Memories of a midsummer cruise
Memories of a midsummer cruise
Planning a weekend cruise out of Annapolis, Md., in August presents some problems because of light and fluky winds, high temperatures and humidity, and a relentless powerboat chop. A harbinger of weather to come arrived at the end of July and got worse into the first week of August, with record “feels-like” heat indexes of 110 F.
These dog days also provide stinging jellyfish (not to mention biting flies) to all but the fresher waters of the northern Bay. To escape ugly weather in the past, I have taken advantage of sailing friends in Canada, Maine, Rhode Island, the Florida Keys and Southern California. This August I covered my sailboat for a week and met an old sailing buddy in Oak Island, N.C., to daysail his older, newly purchased Rhodes 19 centerboarder to and from Bald Head Island at the mouth of the Cape Fear River.
After being confined to the A/C at home or in my Eastport office space for too long and not sailing, a break in the weather came the first weekend in August. Anxious to be out on the water again, I planned to explore the Miles River above St. Michaels until I ran out of water depth. One important advantage of cruising out of Annapolis is the possibility of heading north, south, east or west as wind direction and velocity (or lack thereof) dictate. But I never set out on a short cruise if motoring is the only option, resigning myself to that dreaded fate only when homeward bound and there is no other way to get there.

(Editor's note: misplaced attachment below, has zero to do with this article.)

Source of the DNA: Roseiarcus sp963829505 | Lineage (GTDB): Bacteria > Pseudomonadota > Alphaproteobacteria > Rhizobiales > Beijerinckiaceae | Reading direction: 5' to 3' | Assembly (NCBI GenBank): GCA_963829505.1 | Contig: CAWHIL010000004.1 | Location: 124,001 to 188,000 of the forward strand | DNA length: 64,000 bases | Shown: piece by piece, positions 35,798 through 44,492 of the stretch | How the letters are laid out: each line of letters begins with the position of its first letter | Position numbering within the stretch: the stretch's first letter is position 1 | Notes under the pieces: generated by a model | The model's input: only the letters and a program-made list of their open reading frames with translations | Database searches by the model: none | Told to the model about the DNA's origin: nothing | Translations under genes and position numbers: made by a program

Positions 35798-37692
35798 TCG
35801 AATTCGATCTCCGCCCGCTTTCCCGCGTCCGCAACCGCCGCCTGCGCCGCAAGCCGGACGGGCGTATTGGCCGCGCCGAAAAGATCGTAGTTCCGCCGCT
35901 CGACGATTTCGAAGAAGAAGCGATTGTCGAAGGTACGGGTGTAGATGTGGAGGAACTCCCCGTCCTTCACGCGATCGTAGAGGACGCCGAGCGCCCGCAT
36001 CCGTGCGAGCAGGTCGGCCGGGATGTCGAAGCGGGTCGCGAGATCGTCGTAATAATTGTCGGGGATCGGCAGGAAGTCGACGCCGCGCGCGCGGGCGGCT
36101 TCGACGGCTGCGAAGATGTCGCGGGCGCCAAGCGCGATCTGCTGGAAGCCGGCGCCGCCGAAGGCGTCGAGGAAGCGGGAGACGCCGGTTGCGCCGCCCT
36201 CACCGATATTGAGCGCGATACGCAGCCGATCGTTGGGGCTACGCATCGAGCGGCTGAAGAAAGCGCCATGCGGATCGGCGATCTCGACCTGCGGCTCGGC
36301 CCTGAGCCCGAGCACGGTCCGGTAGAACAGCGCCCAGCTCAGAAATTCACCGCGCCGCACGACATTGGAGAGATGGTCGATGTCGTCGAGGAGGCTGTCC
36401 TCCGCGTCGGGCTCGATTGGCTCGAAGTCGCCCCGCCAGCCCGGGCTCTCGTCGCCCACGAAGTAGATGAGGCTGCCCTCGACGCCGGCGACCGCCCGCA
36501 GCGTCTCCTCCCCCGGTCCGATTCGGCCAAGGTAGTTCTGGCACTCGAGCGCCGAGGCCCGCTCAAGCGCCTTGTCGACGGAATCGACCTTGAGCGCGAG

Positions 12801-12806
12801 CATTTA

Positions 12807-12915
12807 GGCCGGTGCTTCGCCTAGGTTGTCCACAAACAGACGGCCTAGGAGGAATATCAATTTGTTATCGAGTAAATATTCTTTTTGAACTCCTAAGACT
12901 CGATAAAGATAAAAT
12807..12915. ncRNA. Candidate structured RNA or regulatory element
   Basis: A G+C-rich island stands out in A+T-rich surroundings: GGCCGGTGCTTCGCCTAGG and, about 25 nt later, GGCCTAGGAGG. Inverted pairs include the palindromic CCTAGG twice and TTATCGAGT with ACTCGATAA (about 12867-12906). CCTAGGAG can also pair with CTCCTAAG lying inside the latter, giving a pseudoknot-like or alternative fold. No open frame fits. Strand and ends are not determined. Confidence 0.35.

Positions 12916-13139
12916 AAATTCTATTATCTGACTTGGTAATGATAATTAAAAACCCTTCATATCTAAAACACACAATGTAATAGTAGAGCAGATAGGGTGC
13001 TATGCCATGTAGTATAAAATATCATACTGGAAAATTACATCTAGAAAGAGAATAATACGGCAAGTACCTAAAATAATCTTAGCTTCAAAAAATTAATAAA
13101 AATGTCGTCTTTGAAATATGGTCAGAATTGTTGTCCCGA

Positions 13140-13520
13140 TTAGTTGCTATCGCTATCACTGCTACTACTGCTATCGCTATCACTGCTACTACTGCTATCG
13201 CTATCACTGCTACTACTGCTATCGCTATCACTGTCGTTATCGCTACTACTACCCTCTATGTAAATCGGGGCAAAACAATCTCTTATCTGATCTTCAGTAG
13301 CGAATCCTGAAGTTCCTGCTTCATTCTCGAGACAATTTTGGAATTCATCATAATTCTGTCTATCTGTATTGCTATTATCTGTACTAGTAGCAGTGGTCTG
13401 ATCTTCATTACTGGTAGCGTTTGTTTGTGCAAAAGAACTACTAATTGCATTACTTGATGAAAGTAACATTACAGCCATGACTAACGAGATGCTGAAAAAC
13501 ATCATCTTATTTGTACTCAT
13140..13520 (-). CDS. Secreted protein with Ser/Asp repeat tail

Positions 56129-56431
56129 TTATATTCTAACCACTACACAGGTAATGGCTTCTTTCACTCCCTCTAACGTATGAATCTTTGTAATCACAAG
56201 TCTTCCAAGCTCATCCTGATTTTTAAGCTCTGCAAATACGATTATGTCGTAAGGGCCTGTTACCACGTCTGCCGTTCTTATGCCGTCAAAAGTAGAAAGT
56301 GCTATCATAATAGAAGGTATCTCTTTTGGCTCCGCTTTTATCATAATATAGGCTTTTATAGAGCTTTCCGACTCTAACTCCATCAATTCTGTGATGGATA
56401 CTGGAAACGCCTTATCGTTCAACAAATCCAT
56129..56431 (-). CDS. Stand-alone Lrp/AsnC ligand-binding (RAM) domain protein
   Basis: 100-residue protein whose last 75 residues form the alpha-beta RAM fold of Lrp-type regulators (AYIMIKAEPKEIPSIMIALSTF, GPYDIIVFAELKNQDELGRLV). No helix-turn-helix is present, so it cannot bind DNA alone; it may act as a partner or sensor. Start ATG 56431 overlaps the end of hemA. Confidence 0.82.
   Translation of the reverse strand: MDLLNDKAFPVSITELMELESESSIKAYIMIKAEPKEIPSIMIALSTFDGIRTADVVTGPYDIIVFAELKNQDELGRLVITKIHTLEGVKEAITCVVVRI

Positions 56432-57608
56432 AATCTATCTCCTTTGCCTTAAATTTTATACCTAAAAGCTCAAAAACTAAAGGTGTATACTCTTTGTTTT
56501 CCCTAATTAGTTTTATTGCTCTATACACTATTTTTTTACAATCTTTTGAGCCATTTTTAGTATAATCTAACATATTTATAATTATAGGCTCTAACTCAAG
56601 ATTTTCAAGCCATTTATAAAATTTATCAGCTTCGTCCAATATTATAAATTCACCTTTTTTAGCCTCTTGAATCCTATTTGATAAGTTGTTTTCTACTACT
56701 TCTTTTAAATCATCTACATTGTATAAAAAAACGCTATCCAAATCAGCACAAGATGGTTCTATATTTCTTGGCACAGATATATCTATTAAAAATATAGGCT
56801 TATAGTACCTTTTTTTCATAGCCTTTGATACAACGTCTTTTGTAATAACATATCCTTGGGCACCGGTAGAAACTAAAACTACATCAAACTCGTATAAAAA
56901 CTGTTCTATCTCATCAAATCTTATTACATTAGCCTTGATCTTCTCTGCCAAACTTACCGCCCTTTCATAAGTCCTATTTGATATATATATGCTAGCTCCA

Delayed and not departing for this cruise until the early afternoon of Aug. 4, with a moderate westerly that wasn’t so good for a dead run across the Bay to the Eastern Shore, I headed south for Galesville on the Western Shore only 15 miles away. I tied up at the county pier and met friends for dinner at Pirates Cove on the West River then, early that evening, motored to the nearby Rhode River and Half Moon Bay, a popular anchorage. It would have been hot at the dock, which is busy with hand-line and dip-net crabbers called “chicken-neckers” because of their choice of bait. Anchoring out offered a delightful evening breeze under a bright moon of three-quarters.
The pristine property on the southwest shore of this small river is owned and protected by a Smithsonian Institution ecological research center and is posted off-limits. But boaters in dinghies land anyway, and I hope they have enough respect to leave nothing behind but footprints in the sand. The opposite shore is heavily developed, and house lights were twinkling. But my view from the cockpit was of dark woods, with birds of prey (ospreys and eagles) circling overhead.
After anchoring in 8 feet of water, I settled back in the cockpit to await the darkness with Cruzan black strap rum, good cigars, and a CD collection of that old radio crime-buster broadcast “The Shadow.” It was good to hear the deep voice of Lamont Cranston again introducing himself: “Who knows what evil lurks in the hearts of men? The Shadow knows … heh, heh, heh, heh.”
In the waning daylight, I made up my special one-person bunk, which entails moving a lot of stuff around. I stacked four pillows for my weary head, made happier when elevated for sleeping purposes, and laid out things on a tabletop I might want to find in the darkness in a hurry with a flashlight. I lit two oil lamps, one for the cabin and the other rigged as an anchor light hanging from the backstay. A light cotton blanket provided enough cover during the cool, delightful evening as I settled back and looked through the open companionway at the gently swinging anchor light and the bright moon. The boat moved around a bit in a gentle motion, which I enjoy.